The interest of the behaviorist in man's doings is more than the interest of the spectator-he wants to control man's reactions as physical scientists want to control and manipulate other natural phenomena. It is the business of behavioristic psychology to be able to predict and to control human activity ....

Why do people behave as they do - how can I, as a behaviorist, working in the interests of science, get individuals to I;ehave differently today from the way they acted yesterday? How far can we modify behavior by training (conditioning)? These are some of the major problems of behavioristic psychology.

By 1952, behavioral psychology had not only become the scientific foundation of American pedagogy, but it had changed our textbooks, revised the classroom curriculum, and redesigned the American school building. If you detect something mindless about American education, it's because the mind has been taken out of it. Only visible behavior counts. The NEA not only accepted all of this but was one of the main instruments for diffusing this educational philosophy among teachers.

But the public was beginning to wake up. An article in the January 1955 issue of the NEA Journal by Teachers College historian Lawrence Cremin drew special attention to the problem. He wrote:

For two years, beginning with Dean Harold Benjamin's "Report on the Enemy" to the NEA in 1950, ihe profession had been made increasingly aware of persistent and acrimonious attacks on the public schools. Communities from Englewood, New Jersey, to Pasadena, California, had become the scenes of sharp encounters over educational policy.
The "enemy" were a growing number of "new organized anti-public school groups suggesting insidious relationships between public education and communism, socialism, subversion, delinquency, atheism, and ignorance."

Apparently the public knew that something had gone wrong in public education but simply did not realize the extent of the problem they were dealing with. There were lots of complaints that children weren't learning to read. In fact, American children by the thousands were suddenly deemed to be afflicted with a newly discovered condition called "dyslexia." All of which prompted Rudolf Flesch to write a book called Why Johnny Can't Read, which told a startled public:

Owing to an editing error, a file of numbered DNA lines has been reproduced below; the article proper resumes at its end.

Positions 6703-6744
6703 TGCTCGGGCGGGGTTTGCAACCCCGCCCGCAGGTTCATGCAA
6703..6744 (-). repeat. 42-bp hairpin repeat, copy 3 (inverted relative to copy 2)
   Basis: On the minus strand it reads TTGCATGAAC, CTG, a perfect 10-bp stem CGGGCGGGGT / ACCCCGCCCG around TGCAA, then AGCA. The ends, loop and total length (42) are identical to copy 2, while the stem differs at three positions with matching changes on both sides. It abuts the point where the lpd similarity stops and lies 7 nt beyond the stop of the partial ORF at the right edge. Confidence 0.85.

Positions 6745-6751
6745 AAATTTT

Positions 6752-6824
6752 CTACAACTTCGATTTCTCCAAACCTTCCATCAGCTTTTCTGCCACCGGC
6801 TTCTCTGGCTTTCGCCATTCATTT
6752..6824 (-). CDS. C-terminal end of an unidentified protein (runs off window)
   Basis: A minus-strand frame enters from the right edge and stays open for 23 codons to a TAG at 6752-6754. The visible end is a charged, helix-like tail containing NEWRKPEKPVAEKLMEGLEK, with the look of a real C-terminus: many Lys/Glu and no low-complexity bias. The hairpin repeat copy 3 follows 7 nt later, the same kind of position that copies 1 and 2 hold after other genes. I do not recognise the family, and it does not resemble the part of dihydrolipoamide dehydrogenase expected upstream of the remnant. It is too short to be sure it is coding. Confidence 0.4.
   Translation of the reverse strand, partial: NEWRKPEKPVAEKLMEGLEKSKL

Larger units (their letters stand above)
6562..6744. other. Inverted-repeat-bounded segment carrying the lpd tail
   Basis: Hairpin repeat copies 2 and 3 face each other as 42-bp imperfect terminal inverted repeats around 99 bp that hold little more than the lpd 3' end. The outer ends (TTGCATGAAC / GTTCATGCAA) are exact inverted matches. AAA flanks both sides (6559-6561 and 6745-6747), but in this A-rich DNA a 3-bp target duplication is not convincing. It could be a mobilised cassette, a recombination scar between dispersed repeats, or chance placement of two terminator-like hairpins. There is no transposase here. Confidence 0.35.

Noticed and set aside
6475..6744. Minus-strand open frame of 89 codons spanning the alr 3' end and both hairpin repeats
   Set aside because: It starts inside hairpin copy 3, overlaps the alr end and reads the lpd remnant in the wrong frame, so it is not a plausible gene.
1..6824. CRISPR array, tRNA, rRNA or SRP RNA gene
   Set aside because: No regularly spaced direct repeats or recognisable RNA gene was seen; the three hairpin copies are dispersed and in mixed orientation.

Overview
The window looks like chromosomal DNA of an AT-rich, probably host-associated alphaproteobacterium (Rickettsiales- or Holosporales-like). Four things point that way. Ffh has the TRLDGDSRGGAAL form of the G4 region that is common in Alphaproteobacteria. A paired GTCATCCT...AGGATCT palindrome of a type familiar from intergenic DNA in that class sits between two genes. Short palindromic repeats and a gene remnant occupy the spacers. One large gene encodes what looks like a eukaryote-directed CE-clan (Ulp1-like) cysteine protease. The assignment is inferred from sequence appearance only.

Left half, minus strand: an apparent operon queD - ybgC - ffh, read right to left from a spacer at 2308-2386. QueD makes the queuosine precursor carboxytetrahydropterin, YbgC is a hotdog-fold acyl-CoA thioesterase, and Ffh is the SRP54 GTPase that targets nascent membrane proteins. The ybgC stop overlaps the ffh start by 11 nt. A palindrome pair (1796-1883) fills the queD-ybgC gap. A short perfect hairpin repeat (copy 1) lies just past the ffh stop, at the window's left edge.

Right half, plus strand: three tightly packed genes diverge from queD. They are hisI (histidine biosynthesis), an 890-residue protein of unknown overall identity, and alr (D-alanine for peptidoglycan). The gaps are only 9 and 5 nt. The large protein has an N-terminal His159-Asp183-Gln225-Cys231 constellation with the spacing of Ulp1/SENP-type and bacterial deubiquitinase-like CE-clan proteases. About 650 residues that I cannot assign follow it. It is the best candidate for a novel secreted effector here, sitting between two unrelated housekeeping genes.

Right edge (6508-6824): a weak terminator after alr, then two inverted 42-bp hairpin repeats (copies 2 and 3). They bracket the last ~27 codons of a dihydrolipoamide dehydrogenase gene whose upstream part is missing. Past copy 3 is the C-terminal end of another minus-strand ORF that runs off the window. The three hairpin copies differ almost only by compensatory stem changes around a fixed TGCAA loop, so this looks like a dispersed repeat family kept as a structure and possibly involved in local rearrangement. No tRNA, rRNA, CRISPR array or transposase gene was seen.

The teaching of reading - all over the United States, in all the schools, in all the textbooks - is totally wrong and flies in the face of all logic and common sense.
Flesch then went on to explain how beginning reading instruction in American schools had been radically changed by the professors of education from the traditional alphabetic phonics method to a new whole-word, or hieroglyphic method. What astonished so many parents was how thoroughly the traditional method had been replaced by the new method. It indicated the power the Progressives had to make such drastic fundamental changes in every classroom in the nation without public awareness that it was even happening. Flesch explained how it was done:
It's a foolproof system all right. Every grade-school teacher in the country has to go to a teacher's college or school of education; every teachers' college gives at least one course on how to teach reading; every course on how to teach reading is based on a textbook; every one of those textbooks is written by one of the high priests of the word method. In the old days it was impossible to keep a good teacher from following her own common sense and practical knowledge; today the phonetic system of teaching reading is kept out of our schools as effectively as if we had a dictatorship with an all-powerful Ministry of Education.
In the September 1955 issue of the NEA Journal, Arthur I. Gates, Thorndike's disciple at Teachers College, blasted Flesch in an article with the headline, "Why Mr. Flesch Is Wrong." He wrote:
Close reading of Mr. Flesch's book, in fact, makes it apparent that his aim is to discredit American education in general. And no attack has yet appeared which is more flagrant in its misrepresentation of the facts.
Gates had another reason for wanting to discredit Flesch. Aside from inheriting Thorndike's prestigious post at Columbia, he was the editor of one of the most widely used basal reading programs in the country published by Macmillan. A lot of money was at stake for both editor and publisher. Another article blasting Flesch appeared two months later in the NEA Journal, plus a defense of progressive education by Hollis L. Caswell, president of Teachers College, who, in the previous year, had awarded executive secretary Carr an honorary doctor's degree.

The mid-fifties also saw the construction of a new multimillion dollar NEA building on the site of the Guggenheim mansion to house a growing bureaucracy. Membership in 1956 stood at 627,000. There were 65 state and 5,815 local affiliated associations, plus a Representative Assembly of 5,000 delegates, 30 departments, 13 headquarters divisions, 24 commissions and committees, 51 directors, 5 trustees, 11 members of the executive committee, and a staff of 560 employees in 39 units, 25 of whom reported directly to the executive secretary. Out of all of this flowed 20 monthly magazines, 181 bulletins, 36 yearbooks and over a thousand miscellaneous publications.